This is one of the most idiotic things I have ever heard. A recent study claimed that using profanity in the workplace was a good thing.

Stupid Leadership TipA study by Norwich’s University of East Anglia (UEA) into leadership styles found the use of “taboo language” boosted team spirit. Professor Yehuda Baruch, professor of management, warned that attempts to prevent workers from swearing could have a negative impact. But Professor Baruch discouraged swearing in front of customers. (read more from BBC article)

Mr. Baruch does go on to say that you should be careful in front of senior staff. He also says it pays to know how the staff feels about swearing.

Does it sound like he’s back peddling? Just a little.

Leader Venting
For leadership, what I believe to be a much better approach is covered in my series of articles on Leadership Styles. The Authoritative style needs to be stressed in this instance. I agree that there are times when a department, team, or staff member need to be shaken out of their malaise or stupor relating to a given project. Sometimes a forceful and boisterous approach is needed to break people out of routine and light a fire underneath them. The key is knowing when to be authoritative and when not to be.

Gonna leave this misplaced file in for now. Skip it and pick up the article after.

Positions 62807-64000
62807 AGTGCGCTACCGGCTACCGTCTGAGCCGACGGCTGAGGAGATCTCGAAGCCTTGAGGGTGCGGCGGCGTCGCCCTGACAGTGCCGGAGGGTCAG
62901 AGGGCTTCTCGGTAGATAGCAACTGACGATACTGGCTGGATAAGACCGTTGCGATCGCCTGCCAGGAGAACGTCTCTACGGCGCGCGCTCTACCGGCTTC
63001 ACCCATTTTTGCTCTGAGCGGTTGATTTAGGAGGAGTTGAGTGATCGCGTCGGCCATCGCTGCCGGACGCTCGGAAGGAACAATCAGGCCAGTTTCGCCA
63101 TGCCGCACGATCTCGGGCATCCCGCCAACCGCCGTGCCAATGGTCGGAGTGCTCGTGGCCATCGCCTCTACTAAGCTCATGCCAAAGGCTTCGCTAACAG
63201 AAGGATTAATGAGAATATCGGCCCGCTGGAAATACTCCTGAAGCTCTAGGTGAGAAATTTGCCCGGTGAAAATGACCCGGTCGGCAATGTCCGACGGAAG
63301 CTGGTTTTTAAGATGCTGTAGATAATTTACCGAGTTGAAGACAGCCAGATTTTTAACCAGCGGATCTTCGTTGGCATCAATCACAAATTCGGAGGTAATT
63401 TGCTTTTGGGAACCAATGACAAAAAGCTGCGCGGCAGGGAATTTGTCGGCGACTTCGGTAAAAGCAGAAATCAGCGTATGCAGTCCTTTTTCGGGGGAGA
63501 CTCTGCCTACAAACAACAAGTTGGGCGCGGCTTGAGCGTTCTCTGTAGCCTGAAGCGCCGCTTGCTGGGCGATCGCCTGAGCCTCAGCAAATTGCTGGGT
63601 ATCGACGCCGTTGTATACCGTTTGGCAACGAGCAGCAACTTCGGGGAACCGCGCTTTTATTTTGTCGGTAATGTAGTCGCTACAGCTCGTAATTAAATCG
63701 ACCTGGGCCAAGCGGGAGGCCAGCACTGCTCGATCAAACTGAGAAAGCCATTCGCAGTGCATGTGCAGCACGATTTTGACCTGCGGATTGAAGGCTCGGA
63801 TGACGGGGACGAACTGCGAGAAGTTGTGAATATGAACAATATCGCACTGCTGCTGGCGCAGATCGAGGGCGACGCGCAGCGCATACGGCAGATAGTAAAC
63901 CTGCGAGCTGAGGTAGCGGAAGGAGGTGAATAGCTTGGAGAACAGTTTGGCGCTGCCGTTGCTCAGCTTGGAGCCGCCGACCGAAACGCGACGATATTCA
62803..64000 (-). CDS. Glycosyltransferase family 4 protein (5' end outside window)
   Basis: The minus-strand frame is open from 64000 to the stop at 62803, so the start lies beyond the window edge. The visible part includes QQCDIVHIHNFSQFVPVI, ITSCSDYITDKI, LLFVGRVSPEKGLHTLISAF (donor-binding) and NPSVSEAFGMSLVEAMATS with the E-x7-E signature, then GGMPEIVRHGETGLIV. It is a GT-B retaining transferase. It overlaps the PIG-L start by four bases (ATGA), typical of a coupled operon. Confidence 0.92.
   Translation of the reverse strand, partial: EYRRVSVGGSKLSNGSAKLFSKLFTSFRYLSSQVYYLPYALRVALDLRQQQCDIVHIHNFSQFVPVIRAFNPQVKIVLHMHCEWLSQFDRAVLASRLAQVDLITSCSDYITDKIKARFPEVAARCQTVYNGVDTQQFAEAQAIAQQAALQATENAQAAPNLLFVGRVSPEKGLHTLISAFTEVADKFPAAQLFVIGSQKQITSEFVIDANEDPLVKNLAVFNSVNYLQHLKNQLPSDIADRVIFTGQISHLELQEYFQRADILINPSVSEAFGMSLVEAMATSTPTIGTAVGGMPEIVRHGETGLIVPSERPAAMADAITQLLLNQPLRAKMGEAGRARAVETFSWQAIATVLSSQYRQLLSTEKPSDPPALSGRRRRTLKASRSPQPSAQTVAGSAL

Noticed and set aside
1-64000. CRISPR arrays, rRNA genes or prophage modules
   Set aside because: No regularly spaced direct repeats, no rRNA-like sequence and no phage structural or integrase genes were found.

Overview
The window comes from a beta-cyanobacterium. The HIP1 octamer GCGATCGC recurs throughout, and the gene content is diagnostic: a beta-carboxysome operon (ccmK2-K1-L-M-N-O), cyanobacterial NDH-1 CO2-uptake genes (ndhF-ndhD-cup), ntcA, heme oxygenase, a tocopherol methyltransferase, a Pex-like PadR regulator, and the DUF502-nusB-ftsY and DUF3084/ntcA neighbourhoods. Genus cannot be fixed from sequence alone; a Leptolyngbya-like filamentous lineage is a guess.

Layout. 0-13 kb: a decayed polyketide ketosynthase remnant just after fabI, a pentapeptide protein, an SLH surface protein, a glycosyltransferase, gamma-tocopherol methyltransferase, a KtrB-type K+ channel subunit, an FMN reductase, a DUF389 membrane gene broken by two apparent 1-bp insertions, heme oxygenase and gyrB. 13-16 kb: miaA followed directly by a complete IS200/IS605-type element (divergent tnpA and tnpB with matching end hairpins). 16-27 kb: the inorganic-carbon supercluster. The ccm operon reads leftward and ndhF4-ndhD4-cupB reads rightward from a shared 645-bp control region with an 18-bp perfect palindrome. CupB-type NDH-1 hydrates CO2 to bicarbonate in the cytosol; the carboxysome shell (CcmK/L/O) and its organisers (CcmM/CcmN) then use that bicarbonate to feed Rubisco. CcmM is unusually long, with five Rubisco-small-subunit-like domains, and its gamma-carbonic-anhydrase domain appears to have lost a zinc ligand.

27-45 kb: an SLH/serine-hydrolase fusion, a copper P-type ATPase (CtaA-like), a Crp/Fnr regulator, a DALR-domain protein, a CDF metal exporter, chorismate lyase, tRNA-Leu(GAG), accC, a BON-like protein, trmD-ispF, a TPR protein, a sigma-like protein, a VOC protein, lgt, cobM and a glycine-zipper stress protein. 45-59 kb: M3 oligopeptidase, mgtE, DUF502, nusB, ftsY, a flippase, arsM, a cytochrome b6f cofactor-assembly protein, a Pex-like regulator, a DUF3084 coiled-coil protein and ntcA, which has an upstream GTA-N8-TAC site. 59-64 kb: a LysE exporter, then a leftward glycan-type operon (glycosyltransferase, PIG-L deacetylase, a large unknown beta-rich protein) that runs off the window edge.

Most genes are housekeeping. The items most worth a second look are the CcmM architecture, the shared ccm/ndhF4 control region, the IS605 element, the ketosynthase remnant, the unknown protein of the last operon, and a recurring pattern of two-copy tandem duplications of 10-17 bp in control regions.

Employee Venting
Overall, the BBC article speaks to the need for employees to vent their frustrations. While I agree, that employees should be allowed to vent and “blow off steam”, I would also suggest that there are numerous beneficial ways for this to happen. One organization I know of actually gives access to a punching bag and gloves, others use exercise equipment to allow employees to work out frustrations. [Editorial addition]

As for swearing, I would have to agree with the famous football legend and coach, Tom Landry: If , as an adult, you cannot express yourself in a vocabulary other than that of a high schooler, there is no place on this team for you.

Who knows what research may come out next? They may say that smoking is a good thing. Oh yes, that already came out.

Other Articles
Leadership Styles: Dictatorial, Authoritative, Consultative, and Participative
Leadership Styles: When To Use Them
Leadership Styles: How They Affect Productivity
Common Sense Management
Common Sense Carrots

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